The 2015 AFC Asian Cup saw the competition go down under for the first time as Australia stepped up to host the tournament, with Brisbane, Canberra, Melbourne, Newcastle and Sydney all providing venues and Stadium Australia the venue for the final.
The 2011 AFC Asian Cup saw the tournament head back to the desert as Qatar hosted the tournament for the second time.
The AFC Asian Cup had taken place every year every four years since the first tournament in 1956. However, for the 14th edition of the tournament, the AFC made the decision to change the tradition as the tournament always clashed in the same year as the Summer Olympics and the European Championships, so the next tournament was scheduled for 2007, with the four-yearly cycle continuing from there.
The 2004 AFC Asian Cup in China PR was the biggest tournament yet, with an expanded finals tournament from 12 to 16 nations as the membership of the confederation grew to 45 members.
The new millennium saw over 40 countries enter the Asian Cup hoping to dethrone holders Saudi Arabia, with the tournament being held in Lebanon for the first time.
The last AFC Asian Cup of the 20th Century saw more teams that ever enter following the collapse of the Soviet Union and new nations joining the AFC and the tournament itself expanding to a 12-team competition, hosted for the first time in the United Arab Emirates.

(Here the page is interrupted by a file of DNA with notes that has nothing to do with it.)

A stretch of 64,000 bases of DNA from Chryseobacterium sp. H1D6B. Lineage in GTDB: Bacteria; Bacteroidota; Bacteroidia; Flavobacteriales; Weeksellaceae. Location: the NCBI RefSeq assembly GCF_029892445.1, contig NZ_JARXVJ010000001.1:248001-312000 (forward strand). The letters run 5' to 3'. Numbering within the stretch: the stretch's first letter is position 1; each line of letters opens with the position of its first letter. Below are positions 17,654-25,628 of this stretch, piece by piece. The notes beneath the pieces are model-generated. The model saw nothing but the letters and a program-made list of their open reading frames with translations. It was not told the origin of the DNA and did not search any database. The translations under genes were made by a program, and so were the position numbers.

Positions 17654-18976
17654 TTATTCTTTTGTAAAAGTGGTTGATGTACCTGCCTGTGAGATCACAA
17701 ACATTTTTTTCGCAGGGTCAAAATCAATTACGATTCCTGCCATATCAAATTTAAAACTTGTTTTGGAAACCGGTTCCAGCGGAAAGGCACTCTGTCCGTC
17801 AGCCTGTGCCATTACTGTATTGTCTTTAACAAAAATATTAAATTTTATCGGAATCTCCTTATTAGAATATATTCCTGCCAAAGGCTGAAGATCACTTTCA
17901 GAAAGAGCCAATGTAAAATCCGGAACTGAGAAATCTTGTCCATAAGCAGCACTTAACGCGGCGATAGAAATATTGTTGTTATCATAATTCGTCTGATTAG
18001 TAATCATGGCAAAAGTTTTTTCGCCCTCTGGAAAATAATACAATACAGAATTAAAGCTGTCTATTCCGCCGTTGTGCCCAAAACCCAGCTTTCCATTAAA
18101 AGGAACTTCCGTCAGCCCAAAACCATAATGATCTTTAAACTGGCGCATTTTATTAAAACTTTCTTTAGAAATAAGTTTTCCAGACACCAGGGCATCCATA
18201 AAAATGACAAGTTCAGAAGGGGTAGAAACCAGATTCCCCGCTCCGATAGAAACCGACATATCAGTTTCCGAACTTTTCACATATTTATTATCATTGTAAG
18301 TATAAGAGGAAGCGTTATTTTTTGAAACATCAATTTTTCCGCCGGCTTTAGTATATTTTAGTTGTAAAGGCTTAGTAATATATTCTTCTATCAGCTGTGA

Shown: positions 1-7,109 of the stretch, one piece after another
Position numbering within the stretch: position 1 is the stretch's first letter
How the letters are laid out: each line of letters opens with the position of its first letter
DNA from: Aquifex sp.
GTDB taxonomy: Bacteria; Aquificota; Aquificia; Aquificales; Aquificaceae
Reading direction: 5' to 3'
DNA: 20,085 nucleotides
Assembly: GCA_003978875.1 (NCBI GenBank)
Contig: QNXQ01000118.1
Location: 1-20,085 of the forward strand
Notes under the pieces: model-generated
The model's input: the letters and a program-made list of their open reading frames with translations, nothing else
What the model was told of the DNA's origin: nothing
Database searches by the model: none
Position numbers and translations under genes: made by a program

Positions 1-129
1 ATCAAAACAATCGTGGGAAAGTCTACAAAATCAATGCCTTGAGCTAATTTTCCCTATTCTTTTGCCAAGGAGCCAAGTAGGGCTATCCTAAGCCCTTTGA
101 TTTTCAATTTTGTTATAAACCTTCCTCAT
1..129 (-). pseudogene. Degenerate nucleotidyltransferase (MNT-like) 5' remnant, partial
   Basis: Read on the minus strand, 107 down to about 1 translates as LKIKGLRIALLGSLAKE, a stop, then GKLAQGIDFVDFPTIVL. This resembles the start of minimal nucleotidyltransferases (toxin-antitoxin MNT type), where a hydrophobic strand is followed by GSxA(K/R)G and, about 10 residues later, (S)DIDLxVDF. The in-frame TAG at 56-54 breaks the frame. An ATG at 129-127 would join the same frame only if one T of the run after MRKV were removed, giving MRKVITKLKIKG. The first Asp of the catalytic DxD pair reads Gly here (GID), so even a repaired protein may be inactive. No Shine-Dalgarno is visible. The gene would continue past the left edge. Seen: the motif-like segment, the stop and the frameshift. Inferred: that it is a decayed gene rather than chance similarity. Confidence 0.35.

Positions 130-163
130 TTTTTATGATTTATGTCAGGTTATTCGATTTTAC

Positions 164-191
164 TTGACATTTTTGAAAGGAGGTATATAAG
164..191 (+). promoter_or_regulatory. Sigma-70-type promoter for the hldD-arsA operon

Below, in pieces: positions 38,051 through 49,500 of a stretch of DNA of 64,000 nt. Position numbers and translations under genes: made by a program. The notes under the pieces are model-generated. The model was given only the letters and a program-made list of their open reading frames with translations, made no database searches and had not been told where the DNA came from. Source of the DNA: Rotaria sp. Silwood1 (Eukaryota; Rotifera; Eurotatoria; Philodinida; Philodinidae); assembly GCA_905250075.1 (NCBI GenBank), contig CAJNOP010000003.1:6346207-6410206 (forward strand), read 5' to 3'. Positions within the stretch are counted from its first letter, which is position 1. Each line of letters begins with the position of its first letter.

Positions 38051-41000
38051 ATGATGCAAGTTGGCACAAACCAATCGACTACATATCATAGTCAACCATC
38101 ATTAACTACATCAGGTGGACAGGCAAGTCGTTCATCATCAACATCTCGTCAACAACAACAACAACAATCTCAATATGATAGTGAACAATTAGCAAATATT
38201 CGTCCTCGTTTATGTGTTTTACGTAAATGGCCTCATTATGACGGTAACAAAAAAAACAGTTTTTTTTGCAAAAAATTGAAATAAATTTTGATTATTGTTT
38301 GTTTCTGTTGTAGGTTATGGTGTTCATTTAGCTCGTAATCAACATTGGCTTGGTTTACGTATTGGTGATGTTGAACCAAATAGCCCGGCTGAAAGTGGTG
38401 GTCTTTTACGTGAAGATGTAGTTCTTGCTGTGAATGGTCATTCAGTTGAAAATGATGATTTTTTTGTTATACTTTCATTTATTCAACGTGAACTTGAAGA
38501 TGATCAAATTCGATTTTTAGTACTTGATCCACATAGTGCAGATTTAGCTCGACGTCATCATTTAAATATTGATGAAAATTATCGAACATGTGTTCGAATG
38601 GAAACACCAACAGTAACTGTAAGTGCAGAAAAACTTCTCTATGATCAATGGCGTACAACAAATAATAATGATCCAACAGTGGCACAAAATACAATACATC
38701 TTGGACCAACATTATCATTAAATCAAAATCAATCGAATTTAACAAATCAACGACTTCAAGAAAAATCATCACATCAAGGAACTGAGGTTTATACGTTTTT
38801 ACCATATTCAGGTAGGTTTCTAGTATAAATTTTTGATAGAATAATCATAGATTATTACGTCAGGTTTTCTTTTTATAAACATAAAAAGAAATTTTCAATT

The 1992 AFC Asian Cup was a competition that saw some of the established names fall short and also signalled the emergence of a new force in Asian football.
The 1988 AFC Asian Cup saw the continued dominance of the competition by West Asian nations, with seven of the 10 qualifying teams coming from West Asia, including the defending champions and the hosts, with the tournament coming to Qatar for the first time.
The 1984 AFC Asian Cup found a home in Singapore as they stepped up to host the competition for the first time, with all games taking place over a 15-day period at the National Stadium in Kallung.
The first Asian Cup of the 1980s saw the end of Iran’s dominance of the tournament as matters closer to home took their toll, with Kuwait repeating the benefits on home soil.
The 1976 tournament was a tournament that was hit by withdrawals, political bickering and expulsions, but ended with 112,000 people in the Aryamehr Stadium in Iran (now called the Azadi Stadium) celebrating as Iran became Asian Champions for the third time in succession.
The 1972 tournament saw an increase in the number of final teams, with eight teams due to be involved in the final competition in Israel, who would be hosting the tournament for the second time and who had qualified automatically alongside 1968 winners Iran.
The 1968 AFC Asian Cup was the biggest tournament to date, with five teams competing in the finals for the title of Asian Champions in a round-robin format with no final, for what would the last time. It was the first time Iran had hosted the tournament.
The 1964 tournament saw the AFC Asian Cup move to the western side of the continent for the first time as Israel took on the hosting rights for the tournament which had increased in size to a five-team round-robin tournament, with Israel qualifying as hosts and South Korea as holders of the tournament.
The 2nd edition of the AFC Asian Cup saw the inaugural champions South Korea confirmed as hosts, with the tournament again staying as a four-team round-robin competition with no final and the unusual arrangement of 80 minute games.